I got this problem from Rustan Leino, who got it from Amit Rao.
I solved it and wrote up my solution.
Two players are playing a game. The game board is a circular table. The players have access to an ample supply of equal-sized circular coins. The players alternate turns, with each turn adding a single coin to the table. The coins are not allowed to overlap. Once a coin is placed on the table, it is not allowed to be moved. The player who has no place to put their next coin loses. Develop a winning strategy for the player who starts. (The table is large enough to accommodate at least one coin.)
On your first turn, place a coin in the center of the table. On each subsequent turn, place a coin symmetrically opposite to the position where your opponent just placed their coin.
To prove the strategy always works, we'll first prove the following statement by induction: whenever your turn starts, it's legal to place a coin according to the strategy above, and whenever your opponent's turn starts, the set of points covered by placed coins is rotationally symmetric about the table's center.
The base cases are turns 1 and 2. The statement is clearly true on these two turns.
For the inductive step, suppose turn $n$ just started and the statement was true for all earlier turns. There are two cases to consider: $n$ is odd and $n$ is even.
If $n$ is odd, then it's your turn. Looking back to the beginning of turn $n-1$, that turn was even, so by the inductive hypothesis the coins formed a set of points rotationally symmetric about the table's center. This means that if any space was empty of coins then the space rotationally opposite it was also empty of coins. The opponent was required, during turn $n-1$, to place their coin on a fully empty space, so the space rotationally opposite it must also have been empty. They can't have placed their coin overlapping the center of the table, because your first coin was already there, so their coin can't have overlapped its own symmetric reflection. Thus, they must have left the space rotationally opposite their newly-placed coin blank, and you can play there on turn $n$.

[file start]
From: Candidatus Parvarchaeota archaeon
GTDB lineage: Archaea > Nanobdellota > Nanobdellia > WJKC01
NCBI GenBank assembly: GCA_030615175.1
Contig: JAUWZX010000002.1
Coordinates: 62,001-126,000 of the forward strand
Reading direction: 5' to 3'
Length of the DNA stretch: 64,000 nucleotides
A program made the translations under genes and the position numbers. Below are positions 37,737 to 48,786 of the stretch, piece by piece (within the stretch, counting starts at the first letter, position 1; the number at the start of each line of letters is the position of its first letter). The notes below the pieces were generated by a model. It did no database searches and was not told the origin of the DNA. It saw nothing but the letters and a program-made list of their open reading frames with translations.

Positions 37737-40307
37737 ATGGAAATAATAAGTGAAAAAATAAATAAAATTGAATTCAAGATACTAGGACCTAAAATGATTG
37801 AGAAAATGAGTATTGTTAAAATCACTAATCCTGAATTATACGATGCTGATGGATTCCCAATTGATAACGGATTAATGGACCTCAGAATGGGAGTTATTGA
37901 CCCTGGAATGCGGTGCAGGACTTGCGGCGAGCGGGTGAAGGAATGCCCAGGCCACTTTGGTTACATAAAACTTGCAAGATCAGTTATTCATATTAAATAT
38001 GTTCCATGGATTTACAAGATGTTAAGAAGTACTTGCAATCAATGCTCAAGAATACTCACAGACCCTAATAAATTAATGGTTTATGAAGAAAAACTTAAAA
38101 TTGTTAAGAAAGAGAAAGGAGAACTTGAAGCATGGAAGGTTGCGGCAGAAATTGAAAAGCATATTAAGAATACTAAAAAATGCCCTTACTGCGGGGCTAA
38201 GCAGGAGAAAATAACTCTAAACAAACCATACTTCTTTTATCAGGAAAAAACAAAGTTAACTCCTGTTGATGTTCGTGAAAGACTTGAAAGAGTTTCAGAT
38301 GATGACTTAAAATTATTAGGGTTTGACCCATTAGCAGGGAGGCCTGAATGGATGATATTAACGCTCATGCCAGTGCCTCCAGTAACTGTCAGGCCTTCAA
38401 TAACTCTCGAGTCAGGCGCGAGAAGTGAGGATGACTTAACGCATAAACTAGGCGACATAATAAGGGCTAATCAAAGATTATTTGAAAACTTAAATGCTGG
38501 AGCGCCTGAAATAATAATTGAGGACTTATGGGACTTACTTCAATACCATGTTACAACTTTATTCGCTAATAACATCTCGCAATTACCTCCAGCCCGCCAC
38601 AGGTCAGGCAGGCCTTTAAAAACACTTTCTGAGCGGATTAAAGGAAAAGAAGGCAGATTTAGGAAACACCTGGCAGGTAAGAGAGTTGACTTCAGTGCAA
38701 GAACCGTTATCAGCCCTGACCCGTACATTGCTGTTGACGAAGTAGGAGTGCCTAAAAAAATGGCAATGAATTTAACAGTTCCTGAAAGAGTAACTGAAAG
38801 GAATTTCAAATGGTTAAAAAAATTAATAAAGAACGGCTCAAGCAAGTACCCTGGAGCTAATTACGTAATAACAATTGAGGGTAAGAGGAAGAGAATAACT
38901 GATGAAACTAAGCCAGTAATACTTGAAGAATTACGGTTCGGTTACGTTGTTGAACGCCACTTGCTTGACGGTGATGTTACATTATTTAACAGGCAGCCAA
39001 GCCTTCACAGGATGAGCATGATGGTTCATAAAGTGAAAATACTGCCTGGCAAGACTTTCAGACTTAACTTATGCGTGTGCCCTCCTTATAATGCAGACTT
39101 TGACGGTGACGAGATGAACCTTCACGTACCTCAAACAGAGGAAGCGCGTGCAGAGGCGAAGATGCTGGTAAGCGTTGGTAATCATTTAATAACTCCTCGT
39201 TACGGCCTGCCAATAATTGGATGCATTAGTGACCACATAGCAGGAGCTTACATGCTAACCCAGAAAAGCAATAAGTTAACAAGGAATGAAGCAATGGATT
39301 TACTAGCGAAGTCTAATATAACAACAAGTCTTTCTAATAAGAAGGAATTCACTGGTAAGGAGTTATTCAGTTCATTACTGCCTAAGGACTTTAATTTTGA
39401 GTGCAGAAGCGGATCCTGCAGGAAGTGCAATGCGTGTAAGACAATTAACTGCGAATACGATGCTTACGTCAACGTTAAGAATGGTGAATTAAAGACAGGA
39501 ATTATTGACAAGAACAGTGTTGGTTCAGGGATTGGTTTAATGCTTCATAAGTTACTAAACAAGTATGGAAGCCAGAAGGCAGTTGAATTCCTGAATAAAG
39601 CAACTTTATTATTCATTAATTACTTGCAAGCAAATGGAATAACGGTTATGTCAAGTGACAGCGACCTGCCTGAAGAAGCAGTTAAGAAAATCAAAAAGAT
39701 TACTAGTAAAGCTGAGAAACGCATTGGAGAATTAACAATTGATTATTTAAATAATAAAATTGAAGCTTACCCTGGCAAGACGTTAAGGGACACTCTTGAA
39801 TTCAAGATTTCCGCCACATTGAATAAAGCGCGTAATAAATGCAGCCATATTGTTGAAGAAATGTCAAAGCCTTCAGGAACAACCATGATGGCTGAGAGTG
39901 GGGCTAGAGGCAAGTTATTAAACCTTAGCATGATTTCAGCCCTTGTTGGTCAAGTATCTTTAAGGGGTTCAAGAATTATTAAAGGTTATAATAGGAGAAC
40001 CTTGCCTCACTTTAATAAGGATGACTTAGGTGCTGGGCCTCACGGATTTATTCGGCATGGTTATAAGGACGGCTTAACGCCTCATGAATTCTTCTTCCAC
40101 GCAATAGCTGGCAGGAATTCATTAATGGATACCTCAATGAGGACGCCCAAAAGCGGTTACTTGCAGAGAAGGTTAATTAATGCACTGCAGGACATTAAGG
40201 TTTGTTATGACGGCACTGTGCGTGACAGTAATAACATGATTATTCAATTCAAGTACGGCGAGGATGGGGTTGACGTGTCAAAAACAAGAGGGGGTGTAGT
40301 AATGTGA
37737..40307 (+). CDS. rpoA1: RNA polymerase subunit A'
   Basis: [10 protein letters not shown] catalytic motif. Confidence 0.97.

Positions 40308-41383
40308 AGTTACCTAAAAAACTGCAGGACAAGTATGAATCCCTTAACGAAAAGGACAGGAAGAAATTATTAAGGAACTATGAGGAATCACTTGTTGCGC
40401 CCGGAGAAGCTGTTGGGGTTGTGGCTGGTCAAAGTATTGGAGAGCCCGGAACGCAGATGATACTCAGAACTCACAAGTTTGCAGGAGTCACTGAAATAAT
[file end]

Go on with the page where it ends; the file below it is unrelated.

If $n$ is even, then it's your opponent's turn. Looking back to the beginning of turn $n-2$, that turn was even, so by the inductive hypothesis the coins formed a set of points rotationally symmetric about the table's center. By the inductive hypothesis, on turn $n-1$ you were able to place a coin rotationally opposite your opponent's coin, so between the two of you two coins were added that preserved rotational symmetry. Thus, the statement is true for turn $n$ as well.
The number of turns must be finite, since it's bounded by the ratio between the table's area and a coin's area. So, eventually someone must not be able to make a legal move. We've proven that it's always possible for you to make a legal move, so it must be your opponent who eventually cannot. Thus, you must win. $\Box$